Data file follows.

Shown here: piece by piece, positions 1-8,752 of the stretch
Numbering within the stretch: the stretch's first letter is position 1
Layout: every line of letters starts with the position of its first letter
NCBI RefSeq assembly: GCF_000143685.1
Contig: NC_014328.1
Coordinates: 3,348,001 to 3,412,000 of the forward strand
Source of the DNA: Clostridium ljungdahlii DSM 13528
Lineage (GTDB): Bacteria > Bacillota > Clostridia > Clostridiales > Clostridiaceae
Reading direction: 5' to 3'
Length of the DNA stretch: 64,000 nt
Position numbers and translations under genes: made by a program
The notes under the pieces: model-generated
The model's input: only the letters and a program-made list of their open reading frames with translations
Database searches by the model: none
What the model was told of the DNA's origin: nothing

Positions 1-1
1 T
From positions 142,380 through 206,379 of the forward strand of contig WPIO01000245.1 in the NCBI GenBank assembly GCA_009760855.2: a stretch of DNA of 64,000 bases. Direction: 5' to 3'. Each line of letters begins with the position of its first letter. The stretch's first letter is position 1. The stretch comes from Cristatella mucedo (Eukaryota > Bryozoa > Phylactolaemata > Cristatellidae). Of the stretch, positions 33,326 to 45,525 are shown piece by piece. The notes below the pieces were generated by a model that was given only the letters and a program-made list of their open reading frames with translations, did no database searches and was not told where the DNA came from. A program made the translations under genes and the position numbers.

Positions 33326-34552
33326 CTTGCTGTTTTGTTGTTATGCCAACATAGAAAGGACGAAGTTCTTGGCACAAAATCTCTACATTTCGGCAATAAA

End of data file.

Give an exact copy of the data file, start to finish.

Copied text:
Shown here: piece by piece, positions 1-8,752 of the stretch
Numbering within the stretch: the stretch's first letter is position 1
Layout: every line of letters starts with the position of its first letter
NCBI RefSeq assembly: GCF_000143685.1
Contig: NC_014328.1
Coordinates: 3,348,001 to 3,412,000 of the forward strand
Source of the DNA: Clostridium ljungdahlii DSM 13528
Lineage (GTDB): Bacteria > Bacillota > Clostridia > Clostridiales > Clostridiaceae
Reading direction: 5' to 3'
Length of the DNA stretch: 64,000 nt
Position numbers and translations under genes: made by a program
The notes under the pieces: model-generated
The model's input: only the letters and a program-made list of their open reading frames with translations
Database searches by the model: none
What the model was told of the DNA's origin: nothing

Positions 1-1
1 T
From positions 142,380 through 206,379 of the forward strand of contig WPIO01000245.1 in the NCBI GenBank assembly GCA_009760855.2: a stretch of DNA of 64,000 bases. Direction: 5' to 3'. Each line of letters begins with the position of its first letter. The stretch's first letter is position 1. The stretch comes from Cristatella mucedo (Eukaryota > Bryozoa > Phylactolaemata > Cristatellidae). Of the stretch, positions 33,326 to 45,525 are shown piece by piece. The notes below the pieces were generated by a model that was given only the letters and a program-made list of their open reading frames with translations, did no database searches and was not told where the DNA came from. A program made the translations under genes and the position numbers.

Positions 33326-34552
33326 CTTGCTGTTTTGTTGTTATGCCAACATAGAAAGGACGAAGTTCTTGGCACAAAATCTCTACATTTCGGCAATAAA